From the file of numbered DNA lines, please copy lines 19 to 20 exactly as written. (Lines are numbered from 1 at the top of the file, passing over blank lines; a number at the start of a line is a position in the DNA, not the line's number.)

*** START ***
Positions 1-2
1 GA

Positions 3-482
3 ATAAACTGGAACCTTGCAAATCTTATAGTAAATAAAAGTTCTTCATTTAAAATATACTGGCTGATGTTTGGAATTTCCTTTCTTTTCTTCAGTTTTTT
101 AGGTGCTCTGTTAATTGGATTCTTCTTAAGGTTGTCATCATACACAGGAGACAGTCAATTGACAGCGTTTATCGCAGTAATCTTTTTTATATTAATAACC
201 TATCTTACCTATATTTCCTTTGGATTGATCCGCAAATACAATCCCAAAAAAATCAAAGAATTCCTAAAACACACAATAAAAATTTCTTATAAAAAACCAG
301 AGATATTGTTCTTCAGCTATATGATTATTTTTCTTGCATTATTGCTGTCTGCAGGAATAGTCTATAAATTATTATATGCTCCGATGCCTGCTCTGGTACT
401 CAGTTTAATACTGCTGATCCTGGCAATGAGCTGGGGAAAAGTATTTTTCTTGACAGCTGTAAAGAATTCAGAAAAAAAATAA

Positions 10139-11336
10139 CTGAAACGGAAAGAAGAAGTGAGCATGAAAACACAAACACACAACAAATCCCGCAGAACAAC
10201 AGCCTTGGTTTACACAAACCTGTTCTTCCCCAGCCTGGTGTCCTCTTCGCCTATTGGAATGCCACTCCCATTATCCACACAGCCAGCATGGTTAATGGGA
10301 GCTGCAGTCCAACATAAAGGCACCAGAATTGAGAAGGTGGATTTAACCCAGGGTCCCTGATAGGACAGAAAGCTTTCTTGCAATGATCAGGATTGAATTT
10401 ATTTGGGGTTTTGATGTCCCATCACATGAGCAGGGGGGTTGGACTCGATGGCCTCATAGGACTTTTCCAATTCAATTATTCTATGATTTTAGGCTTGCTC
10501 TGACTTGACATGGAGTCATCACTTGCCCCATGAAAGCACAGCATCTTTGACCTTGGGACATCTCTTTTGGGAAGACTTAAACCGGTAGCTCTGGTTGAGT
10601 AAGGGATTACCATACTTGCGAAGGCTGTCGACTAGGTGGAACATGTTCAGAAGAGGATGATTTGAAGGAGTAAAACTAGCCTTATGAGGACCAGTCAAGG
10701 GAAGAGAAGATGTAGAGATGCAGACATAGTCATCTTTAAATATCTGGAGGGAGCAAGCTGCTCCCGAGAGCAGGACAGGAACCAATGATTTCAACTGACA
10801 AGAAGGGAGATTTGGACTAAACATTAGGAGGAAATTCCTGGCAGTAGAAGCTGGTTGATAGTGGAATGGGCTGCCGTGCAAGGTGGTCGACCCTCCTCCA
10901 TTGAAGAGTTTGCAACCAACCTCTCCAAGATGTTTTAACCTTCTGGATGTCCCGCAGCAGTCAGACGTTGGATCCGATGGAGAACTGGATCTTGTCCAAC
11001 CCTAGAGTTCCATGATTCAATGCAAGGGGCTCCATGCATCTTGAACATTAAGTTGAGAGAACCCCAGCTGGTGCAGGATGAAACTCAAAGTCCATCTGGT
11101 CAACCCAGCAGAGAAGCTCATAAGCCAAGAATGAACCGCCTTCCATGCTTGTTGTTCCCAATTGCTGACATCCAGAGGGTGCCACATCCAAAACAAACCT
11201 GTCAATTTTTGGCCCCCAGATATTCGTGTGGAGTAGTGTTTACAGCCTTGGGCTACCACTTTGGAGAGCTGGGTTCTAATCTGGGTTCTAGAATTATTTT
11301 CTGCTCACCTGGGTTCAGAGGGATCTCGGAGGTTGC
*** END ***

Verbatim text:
11001 CCTAGAGTTCCATGATTCAATGCAAGGGGCTCCATGCATCTTGAACATTAAGTTGAGAGAACCCCAGCTGGTGCAGGATGAAACTCAAAGTCCATCTGGT
11101 CAACCCAGCAGAGAAGCTCATAAGCCAAGAATGAACCGCCTTCCATGCTTGTTGTTCCCAATTGCTGACATCCAGAGGGTGCCACATCCAAAACAAACCT